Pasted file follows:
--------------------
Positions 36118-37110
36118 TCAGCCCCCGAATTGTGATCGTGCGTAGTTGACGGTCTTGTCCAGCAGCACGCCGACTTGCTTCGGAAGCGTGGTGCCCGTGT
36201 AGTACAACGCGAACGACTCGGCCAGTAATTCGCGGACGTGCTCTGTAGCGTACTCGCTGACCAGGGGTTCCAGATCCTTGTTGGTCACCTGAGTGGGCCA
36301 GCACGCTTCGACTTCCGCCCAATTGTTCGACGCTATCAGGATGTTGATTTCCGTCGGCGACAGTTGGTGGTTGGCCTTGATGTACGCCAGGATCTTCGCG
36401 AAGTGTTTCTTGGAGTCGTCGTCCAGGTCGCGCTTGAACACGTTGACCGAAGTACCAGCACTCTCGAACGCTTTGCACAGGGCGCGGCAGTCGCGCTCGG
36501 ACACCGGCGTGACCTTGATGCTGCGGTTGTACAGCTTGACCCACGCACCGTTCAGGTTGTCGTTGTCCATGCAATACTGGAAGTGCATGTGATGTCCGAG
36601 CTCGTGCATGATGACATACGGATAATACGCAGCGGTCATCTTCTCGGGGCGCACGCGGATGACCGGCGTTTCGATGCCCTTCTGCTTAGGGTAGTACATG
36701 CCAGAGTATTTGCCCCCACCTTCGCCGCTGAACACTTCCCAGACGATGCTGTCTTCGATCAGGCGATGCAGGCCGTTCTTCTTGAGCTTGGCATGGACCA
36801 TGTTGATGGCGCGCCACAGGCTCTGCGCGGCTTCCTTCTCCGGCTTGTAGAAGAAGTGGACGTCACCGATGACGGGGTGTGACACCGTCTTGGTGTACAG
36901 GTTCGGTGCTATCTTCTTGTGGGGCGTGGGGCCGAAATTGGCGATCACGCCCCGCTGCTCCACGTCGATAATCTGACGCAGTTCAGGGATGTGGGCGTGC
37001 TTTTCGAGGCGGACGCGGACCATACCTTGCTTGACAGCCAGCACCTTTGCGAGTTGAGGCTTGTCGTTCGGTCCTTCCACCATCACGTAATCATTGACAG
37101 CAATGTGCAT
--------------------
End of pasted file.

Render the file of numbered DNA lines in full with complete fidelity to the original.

Positions 36118-37110
36118 TCAGCCCCCGAATTGTGATCGTGCGTAGTTGACGGTCTTGTCCAGCAGCACGCCGACTTGCTTCGGAAGCGTGGTGCCCGTGT
36201 AGTACAACGCGAACGACTCGGCCAGTAATTCGCGGACGTGCTCTGTAGCGTACTCGCTGACCAGGGGTTCCAGATCCTTGTTGGTCACCTGAGTGGGCCA
36301 GCACGCTTCGACTTCCGCCCAATTGTTCGACGCTATCAGGATGTTGATTTCCGTCGGCGACAGTTGGTGGTTGGCCTTGATGTACGCCAGGATCTTCGCG
36401 AAGTGTTTCTTGGAGTCGTCGTCCAGGTCGCGCTTGAACACGTTGACCGAAGTACCAGCACTCTCGAACGCTTTGCACAGGGCGCGGCAGTCGCGCTCGG
36501 ACACCGGCGTGACCTTGATGCTGCGGTTGTACAGCTTGACCCACGCACCGTTCAGGTTGTCGTTGTCCATGCAATACTGGAAGTGCATGTGATGTCCGAG
36601 CTCGTGCATGATGACATACGGATAATACGCAGCGGTCATCTTCTCGGGGCGCACGCGGATGACCGGCGTTTCGATGCCCTTCTGCTTAGGGTAGTACATG
36701 CCAGAGTATTTGCCCCCACCTTCGCCGCTGAACACTTCCCAGACGATGCTGTCTTCGATCAGGCGATGCAGGCCGTTCTTCTTGAGCTTGGCATGGACCA
36801 TGTTGATGGCGCGCCACAGGCTCTGCGCGGCTTCCTTCTCCGGCTTGTAGAAGAAGTGGACGTCACCGATGACGGGGTGTGACACCGTCTTGGTGTACAG
36901 GTTCGGTGCTATCTTCTTGTGGGGCGTGGGGCCGAAATTGGCGATCACGCCCCGCTGCTCCACGTCGATAATCTGACGCAGTTCAGGGATGTGGGCGTGC
37001 TTTTCGAGGCGGACGCGGACCATACCTTGCTTGACAGCCAGCACCTTTGCGAGTTGAGGCTTGTCGTTCGGTCCTTCCACCATCACGTAATCATTGACAG
37101 CAATGTGCAT